The Lion Air pilots whose plane nosedived into the Java Sea in October, killing all those aboard, were battling multiple malfunctions almost as soon as the doomed flight began, according to a trove of new data released by Indonesian investigators.
They faced a cacophony of warnings that started seconds after takeoff and continued for the remaining 11 minutes before the crash.
The alerts included a so-called stick shaker — a loud device that makes a thumping noise and vibrates the control column to warn pilots they’re in danger of losing lift on the wings — and instruments that registered different readings for the captain and copilot, according to data presented to a panel of lawmakers in Jakarta Thursday.
The data also showed that in the final seconds, as they struggled to pull the Boeing Co. 737 Max 8 out of a dive that was being commanded by the plane’s flight computers, the pilots were pulling back on the control column with a force of as much as 100 pounds of pressure.
However, the data indicated that the plane was controllable — the pilots had kept it under control for about 10 minutes before the final plunge — and records from the previous flight of the same jet showed another set of pilots had an identical set of failures and landed safely.
“There are so many questions it’s sort of hard to put in one short statement,” said Roger Cox, a retired investigator with the U.S. National Transportation Safety Board and a former airline pilot.
“I would be very interested in knowing why one crew was able to cope with this stick shaker and trim anomaly, and why the next crew could not,” Cox said. “And I’d want to know why Lion Air could not or would not repair the problem.”
Lion Air Flight 610 crashed on Oct. 29, killing all 189 people aboard. The jet was knifing through the air at about 500 miles (805 kilometers) per hour, or more, in its final seconds as it neared the water, according to the plane’s crash-proof flight recorder.
In a statement, Boeing deferred comment to the Indonesian National Transportation Safety Committee. The manufacturer has sent two updates to operators of the Max jet since the crash, which include reminders that there are existing emergency procedures for such situations. “We are confident in the safety of the 737 Max. Safety remains our top priority and is a core value for everyone at Boeing,” the company said.
Preliminary findings may be released on Nov. 28, Soerjanto Tjahjono, the Transportation Safety Committee’s chairman, told lawmakers in Jakarta on Thursday.
In the past week, Boeing has stepped up its response by pushing back on suggestions that the company could have better alerted its customers to the jet’s new anti-stall feature. The three largest U.S. pilot unions and Lion Air’s operations director, Zwingly Silalahi, have expressed concern over what they said was a lack of information.
As was previously revealed by investigators, the plane’s angle-of-attack sensor on the captain’s side was providing dramatically different readings than the same device feeding the copilot’s instruments.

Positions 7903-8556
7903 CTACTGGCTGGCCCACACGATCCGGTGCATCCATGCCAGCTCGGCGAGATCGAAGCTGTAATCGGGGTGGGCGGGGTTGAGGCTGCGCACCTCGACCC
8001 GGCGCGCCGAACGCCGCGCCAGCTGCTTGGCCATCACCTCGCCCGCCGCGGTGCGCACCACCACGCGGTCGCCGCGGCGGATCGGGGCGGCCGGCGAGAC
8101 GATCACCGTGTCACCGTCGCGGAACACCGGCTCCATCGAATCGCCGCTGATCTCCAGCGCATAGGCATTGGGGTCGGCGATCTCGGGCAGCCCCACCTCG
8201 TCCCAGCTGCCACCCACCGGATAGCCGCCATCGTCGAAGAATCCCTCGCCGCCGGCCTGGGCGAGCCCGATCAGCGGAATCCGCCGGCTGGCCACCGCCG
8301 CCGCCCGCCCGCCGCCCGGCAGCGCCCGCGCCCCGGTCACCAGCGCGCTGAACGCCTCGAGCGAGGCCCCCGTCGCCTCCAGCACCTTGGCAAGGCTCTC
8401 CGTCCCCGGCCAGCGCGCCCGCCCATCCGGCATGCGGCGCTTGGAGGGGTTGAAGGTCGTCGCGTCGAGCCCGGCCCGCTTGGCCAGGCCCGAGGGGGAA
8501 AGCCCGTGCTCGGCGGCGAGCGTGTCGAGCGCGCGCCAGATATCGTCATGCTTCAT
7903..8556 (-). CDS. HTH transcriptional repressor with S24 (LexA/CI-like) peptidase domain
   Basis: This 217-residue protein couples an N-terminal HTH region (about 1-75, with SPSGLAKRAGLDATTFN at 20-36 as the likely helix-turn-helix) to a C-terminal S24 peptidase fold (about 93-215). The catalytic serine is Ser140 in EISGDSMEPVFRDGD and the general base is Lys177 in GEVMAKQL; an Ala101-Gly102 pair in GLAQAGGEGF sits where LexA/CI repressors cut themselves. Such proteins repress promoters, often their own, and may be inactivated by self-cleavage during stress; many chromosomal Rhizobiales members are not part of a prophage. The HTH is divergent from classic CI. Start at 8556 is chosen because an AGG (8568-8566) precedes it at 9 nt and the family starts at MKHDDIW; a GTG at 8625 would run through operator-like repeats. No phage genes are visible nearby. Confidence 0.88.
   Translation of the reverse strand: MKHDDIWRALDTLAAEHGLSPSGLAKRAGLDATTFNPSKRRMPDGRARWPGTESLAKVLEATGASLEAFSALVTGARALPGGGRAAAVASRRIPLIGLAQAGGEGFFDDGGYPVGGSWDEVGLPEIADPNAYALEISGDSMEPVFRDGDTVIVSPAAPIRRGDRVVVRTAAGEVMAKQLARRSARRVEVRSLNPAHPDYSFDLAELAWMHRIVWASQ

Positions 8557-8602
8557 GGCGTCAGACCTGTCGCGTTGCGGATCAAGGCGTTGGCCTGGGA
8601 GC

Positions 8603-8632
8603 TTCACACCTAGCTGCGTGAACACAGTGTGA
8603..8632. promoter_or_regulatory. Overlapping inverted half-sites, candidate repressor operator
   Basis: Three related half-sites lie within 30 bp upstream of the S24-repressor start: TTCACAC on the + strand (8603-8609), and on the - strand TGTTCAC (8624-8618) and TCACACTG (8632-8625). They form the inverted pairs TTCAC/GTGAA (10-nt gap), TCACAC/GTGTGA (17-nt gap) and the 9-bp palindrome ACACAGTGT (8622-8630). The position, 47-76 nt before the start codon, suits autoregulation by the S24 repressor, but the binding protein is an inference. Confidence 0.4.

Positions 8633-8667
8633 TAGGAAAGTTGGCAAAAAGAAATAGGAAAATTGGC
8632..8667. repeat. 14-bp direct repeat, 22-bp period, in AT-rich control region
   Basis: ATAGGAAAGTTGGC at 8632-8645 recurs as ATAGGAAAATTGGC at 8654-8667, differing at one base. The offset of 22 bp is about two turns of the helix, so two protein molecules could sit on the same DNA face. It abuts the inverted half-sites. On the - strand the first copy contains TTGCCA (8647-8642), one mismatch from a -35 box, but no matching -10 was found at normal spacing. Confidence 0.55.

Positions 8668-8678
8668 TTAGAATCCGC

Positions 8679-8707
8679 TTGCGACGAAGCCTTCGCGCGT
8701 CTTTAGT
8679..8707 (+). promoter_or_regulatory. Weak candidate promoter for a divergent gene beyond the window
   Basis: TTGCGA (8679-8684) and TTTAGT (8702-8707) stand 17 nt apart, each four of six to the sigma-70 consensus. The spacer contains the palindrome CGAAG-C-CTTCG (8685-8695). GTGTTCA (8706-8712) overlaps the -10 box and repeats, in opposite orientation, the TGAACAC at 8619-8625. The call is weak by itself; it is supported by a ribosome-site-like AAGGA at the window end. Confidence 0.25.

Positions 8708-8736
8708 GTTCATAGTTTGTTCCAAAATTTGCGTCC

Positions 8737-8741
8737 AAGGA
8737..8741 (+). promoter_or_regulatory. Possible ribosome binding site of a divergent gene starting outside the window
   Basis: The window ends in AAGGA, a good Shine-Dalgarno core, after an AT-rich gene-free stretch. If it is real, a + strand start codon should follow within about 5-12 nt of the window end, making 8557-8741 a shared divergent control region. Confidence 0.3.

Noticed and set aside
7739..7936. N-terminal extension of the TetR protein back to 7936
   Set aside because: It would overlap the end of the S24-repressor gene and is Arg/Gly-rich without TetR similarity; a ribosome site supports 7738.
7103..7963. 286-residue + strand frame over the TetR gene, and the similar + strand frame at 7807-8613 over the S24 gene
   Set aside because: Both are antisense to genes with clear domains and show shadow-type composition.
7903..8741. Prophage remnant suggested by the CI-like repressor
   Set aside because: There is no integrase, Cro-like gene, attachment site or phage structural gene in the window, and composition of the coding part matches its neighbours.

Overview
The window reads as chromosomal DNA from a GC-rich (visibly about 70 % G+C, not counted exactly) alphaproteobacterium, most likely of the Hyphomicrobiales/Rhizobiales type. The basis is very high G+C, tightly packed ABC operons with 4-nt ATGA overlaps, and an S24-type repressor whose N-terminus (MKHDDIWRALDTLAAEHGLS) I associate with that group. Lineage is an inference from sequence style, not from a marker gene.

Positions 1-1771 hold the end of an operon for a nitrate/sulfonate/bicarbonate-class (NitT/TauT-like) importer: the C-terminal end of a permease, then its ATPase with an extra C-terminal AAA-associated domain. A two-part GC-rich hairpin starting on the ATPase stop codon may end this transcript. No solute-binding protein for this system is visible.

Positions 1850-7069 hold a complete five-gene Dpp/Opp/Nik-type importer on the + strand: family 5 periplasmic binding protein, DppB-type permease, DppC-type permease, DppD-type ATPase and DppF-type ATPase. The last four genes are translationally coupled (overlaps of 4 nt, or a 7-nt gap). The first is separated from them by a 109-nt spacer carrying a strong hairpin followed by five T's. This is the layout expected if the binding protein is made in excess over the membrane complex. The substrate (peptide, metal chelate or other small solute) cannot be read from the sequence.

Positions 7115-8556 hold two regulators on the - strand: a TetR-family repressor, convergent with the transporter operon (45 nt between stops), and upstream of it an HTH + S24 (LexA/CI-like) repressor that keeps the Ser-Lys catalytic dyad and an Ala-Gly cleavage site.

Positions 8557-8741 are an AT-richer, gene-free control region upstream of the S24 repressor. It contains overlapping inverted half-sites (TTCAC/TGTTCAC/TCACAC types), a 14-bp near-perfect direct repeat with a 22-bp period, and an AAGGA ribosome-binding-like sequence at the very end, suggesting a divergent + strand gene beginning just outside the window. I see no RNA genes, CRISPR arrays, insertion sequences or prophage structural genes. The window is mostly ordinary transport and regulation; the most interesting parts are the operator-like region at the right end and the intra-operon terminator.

Angle of attack registers whether the plane’s nose is pointed above or below the oncoming air flow. A reading showing the nose is too high could signal a dangerous stall and the captain’s sensor was indicating more than 20 degrees higher than its counterpart. The stick shaker was activated on the captain’s side of the plane, but not the copilot’s, according to the data.
Also as a result of the erroneous sensor reading, a new safety feature on the Max called the Maneuvering Characteristics Augmentation System, which automatically tries to lower the plane’s nose to prevent stalls, apparently was activated. The plane’s trim system, which makes adjustments that pitch the aircraft’s nose up or down, moved more than 30 times during the flight.
The pilots repeatedly countered the plane’s attempt to lower the nose by trimming it in the opposite direction. Doing so halts MCAS, but only temporarily. The pilots at the same time were pulling back on the control yoke, which also raises the nose. While the plane was gaining and losing moderate amounts of altitude, it remained in stable flight until the final dive.
In that last period of about 30 seconds, the data seems to show that the pilots weren’t countering the nose-down trim as aggressively. The plane lost about 5,000 feet (1,524 meters) in about 20 seconds as it plunged downward.
The data indicate that it became harder to pull the control column back and raise the nose during the dive. While the data parameters don’t specify why, the 737 has a separate safety component that makes it harder to pull back if the plane’s instruments indicate it’s in a stall. At higher speeds, the onrushing air also makes it difficult to pull.
Cox cautioned that the flight data doesn’t tell the complete story. A cockpit recorder, which would help indicate what pilots were thinking about the malfunctions, hasn’t been recovered yet. And while the situation of conflicting instruments and alarms could have been confusing, he said he’d seen “a lot worse” in other investigations.
It’s reasonable to ask why the pilots didn’t shut off the trim system during the roughly 10 minutes they were assessing the plane’s behavior, he said. A decades-old emergency procedure teaches pilots to flip two switches to cut power to the motor that was pushing the nose down.
Even more vexing is why the plane exhibited the same malfunctions it had on the previous flight after it was supposedly repaired overnight. On a flight from Bali to Jakarta on Oct. 28, the plane’s stick shaker on the captain’s side of the plane was active for almost all of the roughly 90-minute flight and the angle of attack readings had the same errors, the data shows.
“Number one, why did the previous crew continue that flight?” Cox said. “Number two, did they or did they not make an appropriate write-up? The third question is how come you signed this thing off” to fly the next day.